This symbol pattern can be easily obtained by using the prop-
erties of FFT. The training symbol is produced by transmitting
a real-valued PN sequence on the even frequencies, while zeros
where represents a PN sequence of length . are used on the odd frequencies. This means that one of the
Then the timing metric is expressed as points of a BPSK constellation is transmitted at each even fre-
quency. Then result of IFFT will produce the time-domain se-
(7) quence as shown in (10).
To estimate frequency offset using the same preamble, the
basic form of proposed preamble is same that of Schmidl. There-
fore, Schmidls frequency offset estimation algorithm can be
also applied to the proposed preamble.
To make use of the property that is symmetric with
, let us define a new timing metric as follows:

In Schmidls method, the timing metric has its peak for the
entire interval of the cyclic prefix. The Minns method has its
peak at the correct starting point for the OFDM symbol, since (12)
correlation of some samples results in negative values. For this
reason, Minns method eliminates the peak plateau of the timing
metric, hence resulting in a smaller MSE. (13)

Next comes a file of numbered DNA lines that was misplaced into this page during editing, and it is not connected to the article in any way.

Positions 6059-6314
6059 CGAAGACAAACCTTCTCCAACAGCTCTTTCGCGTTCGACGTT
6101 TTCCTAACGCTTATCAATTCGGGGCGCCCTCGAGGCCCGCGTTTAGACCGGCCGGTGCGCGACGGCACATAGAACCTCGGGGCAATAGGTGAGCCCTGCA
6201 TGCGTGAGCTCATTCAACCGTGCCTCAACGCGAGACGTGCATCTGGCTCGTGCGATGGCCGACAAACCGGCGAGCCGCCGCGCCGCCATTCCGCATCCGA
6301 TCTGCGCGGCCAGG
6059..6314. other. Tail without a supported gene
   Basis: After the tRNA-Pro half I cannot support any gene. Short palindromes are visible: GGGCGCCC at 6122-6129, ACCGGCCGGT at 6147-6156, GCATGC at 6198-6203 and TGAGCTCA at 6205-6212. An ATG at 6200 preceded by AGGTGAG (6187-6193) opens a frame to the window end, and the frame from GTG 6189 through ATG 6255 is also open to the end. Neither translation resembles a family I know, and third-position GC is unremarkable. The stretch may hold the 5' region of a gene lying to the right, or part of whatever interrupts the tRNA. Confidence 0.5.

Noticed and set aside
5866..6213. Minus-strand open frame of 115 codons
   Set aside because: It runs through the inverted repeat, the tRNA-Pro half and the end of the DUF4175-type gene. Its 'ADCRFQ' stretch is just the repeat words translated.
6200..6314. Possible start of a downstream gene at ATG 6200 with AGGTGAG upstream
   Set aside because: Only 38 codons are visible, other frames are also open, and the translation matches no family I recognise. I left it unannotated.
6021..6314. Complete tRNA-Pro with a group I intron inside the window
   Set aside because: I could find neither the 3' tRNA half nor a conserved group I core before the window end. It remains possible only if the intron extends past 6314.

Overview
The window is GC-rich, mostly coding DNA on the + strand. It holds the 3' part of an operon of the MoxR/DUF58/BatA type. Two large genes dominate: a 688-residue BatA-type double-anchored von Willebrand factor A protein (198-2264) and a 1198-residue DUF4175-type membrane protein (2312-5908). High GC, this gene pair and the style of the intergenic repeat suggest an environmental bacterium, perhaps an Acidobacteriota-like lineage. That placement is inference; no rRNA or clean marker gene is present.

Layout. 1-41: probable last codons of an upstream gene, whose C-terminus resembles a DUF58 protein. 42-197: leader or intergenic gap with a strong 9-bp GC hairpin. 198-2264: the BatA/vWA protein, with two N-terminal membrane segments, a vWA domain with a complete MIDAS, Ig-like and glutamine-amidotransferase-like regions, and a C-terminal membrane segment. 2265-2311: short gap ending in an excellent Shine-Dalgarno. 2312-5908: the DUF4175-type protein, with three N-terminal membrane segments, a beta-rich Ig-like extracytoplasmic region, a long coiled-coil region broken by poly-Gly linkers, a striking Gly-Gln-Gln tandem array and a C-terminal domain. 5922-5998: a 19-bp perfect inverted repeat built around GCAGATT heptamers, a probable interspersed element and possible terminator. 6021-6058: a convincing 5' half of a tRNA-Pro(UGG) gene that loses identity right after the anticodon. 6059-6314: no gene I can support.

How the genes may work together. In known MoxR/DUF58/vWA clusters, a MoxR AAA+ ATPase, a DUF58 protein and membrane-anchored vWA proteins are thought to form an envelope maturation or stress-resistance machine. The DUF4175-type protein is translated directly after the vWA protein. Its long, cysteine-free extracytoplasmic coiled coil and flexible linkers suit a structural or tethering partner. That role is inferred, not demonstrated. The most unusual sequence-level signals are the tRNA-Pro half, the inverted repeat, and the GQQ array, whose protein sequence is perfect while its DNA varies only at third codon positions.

III. PROPOSED SYMBOL TIMING METHOD The is designed such that there are different pairs
Minns method uses negative-valued samples at the of product between two adjacent values. It is maximum different
second-half of training symbols to reduce the timing metric pairs of product. Therefore, the proposed timing metric has its
plateau. Correlation of these negative samples results in a peak value at the correct symbol timing, while the values are
decrease of the timing metric at an incorrect OFDM symbol almost zero at all other positions.
starting point. However, in spite of the reduction of the timing Fig. 1 shows an example of the timing metric under no noise
metric plateau, it is observed that the MSE of Minns estimator and no channel distortion with 1024 subcarriers and 128 cyclic